Pope Francis gave the world some serious shopping tips to consumers and businesses on Wednesday: Don't buy, produce or distribute products made by "modern-day slaves," regardless of whatever the savings may be.
"This abominable phenomenon, which leads to contempt for the fundamental rights of others and to the suppression of their freedom and dignity, takes many forms," Francis said. "I would like briefly to consider these, so that, in the light of God's word, we can consider all men and women 'no longer slaves, but brothers and sisters.'"
The message was part of the pope's annual peace message, which this year focused on the estimated 36 million people still enslaved worldwide. He pressed governments to do more to end the "crime against humanity" by introducing strong laws and policies to prevent trafficking and protect its victims.
But while governments' attention to those laws and to "laws governing migration, employment and adoption" are key to ending slavery, the responsibility rests on more than just that. Francis said that businesses also need to be wary of not using distribution chains that use slave labor.
"Businesses have a duty to ensure dignified working conditions and adequate salaries for their employees, but they must also be vigilant that forms of subjugation or human trafficking do not find their way into the distribution chain," he said.
Francis argued that it's not just those who wield political or economic power that contribute to the longevity of slavery around the world. As the pope called for the end of slavery, he reminded consumers and companies that their complicity contributes to the continuation of slave labor and trafficking, especially in the holiday season of shopping frenzies and sales galore.
The background: This speech falls in line with many religious leaders' plan to put an end to slavery once and for all by 2020. After the pope witnessed the atrocity of slavery and prostitution firsthand during his ministry in Argentina, this issue became "a cornerstone of his pontificate."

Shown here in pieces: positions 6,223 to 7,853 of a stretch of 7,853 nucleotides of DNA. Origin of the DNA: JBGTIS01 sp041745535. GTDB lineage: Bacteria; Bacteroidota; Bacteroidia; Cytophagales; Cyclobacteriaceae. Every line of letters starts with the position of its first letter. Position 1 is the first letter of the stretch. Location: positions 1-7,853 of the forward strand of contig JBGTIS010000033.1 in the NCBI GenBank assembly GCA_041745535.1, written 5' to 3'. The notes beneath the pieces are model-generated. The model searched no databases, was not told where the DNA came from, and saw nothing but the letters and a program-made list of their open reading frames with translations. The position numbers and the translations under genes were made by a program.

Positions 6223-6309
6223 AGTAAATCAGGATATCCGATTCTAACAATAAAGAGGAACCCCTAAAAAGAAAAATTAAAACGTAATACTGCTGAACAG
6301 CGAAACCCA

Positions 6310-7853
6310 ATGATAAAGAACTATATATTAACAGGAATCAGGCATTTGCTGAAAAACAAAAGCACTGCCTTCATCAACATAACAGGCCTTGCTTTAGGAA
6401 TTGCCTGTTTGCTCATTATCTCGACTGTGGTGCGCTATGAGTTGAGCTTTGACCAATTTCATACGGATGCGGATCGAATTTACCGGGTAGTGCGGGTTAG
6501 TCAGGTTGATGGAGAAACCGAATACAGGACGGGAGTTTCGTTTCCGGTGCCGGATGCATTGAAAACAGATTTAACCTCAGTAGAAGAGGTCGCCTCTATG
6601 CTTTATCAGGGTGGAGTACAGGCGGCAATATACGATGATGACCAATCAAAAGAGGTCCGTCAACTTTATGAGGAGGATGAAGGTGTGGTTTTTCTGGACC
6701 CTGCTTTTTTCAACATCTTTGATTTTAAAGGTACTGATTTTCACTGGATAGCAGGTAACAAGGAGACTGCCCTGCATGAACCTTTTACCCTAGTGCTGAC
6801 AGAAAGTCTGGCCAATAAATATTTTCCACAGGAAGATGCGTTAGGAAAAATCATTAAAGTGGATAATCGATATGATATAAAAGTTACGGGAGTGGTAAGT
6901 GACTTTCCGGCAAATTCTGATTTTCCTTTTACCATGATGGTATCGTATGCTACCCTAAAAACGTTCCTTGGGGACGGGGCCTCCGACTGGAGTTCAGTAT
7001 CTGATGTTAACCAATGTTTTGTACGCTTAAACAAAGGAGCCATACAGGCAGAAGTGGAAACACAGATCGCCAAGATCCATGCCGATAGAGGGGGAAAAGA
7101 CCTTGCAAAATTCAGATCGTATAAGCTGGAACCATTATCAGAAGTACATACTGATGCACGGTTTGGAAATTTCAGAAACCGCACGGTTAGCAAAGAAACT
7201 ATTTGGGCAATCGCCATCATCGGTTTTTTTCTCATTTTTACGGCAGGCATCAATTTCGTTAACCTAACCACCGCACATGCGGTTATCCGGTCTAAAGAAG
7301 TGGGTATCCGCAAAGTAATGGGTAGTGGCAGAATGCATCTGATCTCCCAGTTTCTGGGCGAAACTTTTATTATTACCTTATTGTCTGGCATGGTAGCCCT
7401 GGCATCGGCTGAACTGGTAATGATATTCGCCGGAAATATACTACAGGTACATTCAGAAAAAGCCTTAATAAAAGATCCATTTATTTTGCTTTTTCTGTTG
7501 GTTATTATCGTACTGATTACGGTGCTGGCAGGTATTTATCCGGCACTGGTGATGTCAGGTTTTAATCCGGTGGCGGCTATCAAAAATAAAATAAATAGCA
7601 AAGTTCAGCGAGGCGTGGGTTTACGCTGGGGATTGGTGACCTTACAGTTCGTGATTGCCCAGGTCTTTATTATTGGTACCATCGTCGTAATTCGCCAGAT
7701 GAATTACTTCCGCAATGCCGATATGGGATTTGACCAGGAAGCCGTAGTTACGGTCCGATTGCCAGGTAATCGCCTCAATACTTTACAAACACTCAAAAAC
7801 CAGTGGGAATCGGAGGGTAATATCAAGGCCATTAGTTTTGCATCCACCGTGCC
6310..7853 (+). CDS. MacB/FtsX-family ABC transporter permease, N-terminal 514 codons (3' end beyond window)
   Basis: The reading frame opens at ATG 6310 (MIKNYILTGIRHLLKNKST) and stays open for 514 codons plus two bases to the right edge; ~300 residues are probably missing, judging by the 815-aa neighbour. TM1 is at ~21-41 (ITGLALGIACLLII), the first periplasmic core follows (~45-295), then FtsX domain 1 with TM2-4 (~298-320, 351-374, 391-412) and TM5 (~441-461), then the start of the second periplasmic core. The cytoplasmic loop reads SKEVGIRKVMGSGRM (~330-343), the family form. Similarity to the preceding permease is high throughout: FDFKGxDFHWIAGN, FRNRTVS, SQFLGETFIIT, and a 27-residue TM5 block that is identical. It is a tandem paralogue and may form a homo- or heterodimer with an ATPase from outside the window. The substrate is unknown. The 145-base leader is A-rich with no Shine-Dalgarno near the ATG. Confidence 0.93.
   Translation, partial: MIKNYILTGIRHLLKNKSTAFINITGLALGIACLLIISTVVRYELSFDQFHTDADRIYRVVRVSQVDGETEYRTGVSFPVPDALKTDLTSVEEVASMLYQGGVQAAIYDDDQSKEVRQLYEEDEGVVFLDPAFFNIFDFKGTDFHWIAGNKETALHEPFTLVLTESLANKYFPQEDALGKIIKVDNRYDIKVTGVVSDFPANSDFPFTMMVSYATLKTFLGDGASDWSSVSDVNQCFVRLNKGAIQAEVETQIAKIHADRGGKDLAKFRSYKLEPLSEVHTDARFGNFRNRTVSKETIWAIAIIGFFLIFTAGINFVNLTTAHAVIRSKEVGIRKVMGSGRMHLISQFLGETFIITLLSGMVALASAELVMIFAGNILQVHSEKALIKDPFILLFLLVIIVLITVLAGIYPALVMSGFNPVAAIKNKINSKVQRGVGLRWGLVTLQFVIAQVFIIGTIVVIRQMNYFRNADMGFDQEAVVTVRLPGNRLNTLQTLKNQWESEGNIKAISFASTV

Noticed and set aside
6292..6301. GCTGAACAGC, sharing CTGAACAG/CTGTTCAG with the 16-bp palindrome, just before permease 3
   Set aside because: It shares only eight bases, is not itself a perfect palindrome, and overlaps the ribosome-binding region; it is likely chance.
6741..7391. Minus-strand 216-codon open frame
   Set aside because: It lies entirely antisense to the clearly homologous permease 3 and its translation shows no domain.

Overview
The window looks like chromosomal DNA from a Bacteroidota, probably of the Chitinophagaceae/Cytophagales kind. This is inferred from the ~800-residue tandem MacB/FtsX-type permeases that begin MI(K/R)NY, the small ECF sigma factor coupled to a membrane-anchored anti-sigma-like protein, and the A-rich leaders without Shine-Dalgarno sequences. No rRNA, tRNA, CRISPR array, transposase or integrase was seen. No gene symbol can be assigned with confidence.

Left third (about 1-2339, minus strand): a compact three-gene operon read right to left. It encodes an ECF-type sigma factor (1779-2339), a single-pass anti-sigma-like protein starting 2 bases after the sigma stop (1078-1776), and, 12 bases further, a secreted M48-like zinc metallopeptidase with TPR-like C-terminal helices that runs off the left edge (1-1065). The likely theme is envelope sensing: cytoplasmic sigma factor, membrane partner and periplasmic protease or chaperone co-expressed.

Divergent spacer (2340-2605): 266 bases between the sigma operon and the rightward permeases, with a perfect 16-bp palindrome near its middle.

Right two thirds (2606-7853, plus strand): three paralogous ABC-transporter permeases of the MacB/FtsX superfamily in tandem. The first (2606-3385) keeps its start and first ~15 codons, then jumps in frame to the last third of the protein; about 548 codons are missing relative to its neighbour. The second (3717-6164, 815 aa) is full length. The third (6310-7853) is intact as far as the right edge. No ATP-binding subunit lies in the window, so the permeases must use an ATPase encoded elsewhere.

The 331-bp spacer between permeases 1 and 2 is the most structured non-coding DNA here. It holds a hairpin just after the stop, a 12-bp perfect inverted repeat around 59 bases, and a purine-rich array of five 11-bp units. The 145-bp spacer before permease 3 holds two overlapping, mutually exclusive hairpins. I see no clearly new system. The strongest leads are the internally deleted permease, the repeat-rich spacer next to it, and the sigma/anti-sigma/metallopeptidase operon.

And he hasn't been shy about championing the issue. He has publicly expressed his "distaste for large banks, income inequality, the trickle-down system and the basic tenets of capitalism." As he once again said in his speech about slavery on Wednesday, he feels that ethics have largely gone missing in the financial sector of the world and need to reappear.
"It is increasingly intolerable that financial markets are shaping the destiny of peoples rather than serving their needs, or that the few derive immense wealth from financial speculation while the many are deeply burdened by the consequences," he said at a Vatican conference on ethical investments in June.
"Purchasing is always a moral – and not simply an economic – act."
He makes a good point. When we value money before our fellow humans, we oftentimes perpetuate unethical behavior. The desire for profit and purely economic decision-making essentially helps to justify an economic system (the religion of capitalism) that can lead to slavery, servitude, poverty and destitution. Profit-seeking companies and slavery, while separated by supply chains and TPS reports, are closely related: Francis argued that a "common source of slavery is 'corruption on the part of people willing to do anything for financial gain.'"
The pope's words are important to consider, especially in the consumer frenzy of the holiday season. Saving a few bucks may seem like a tempting offer, but that's not really what the holiday spirit is about.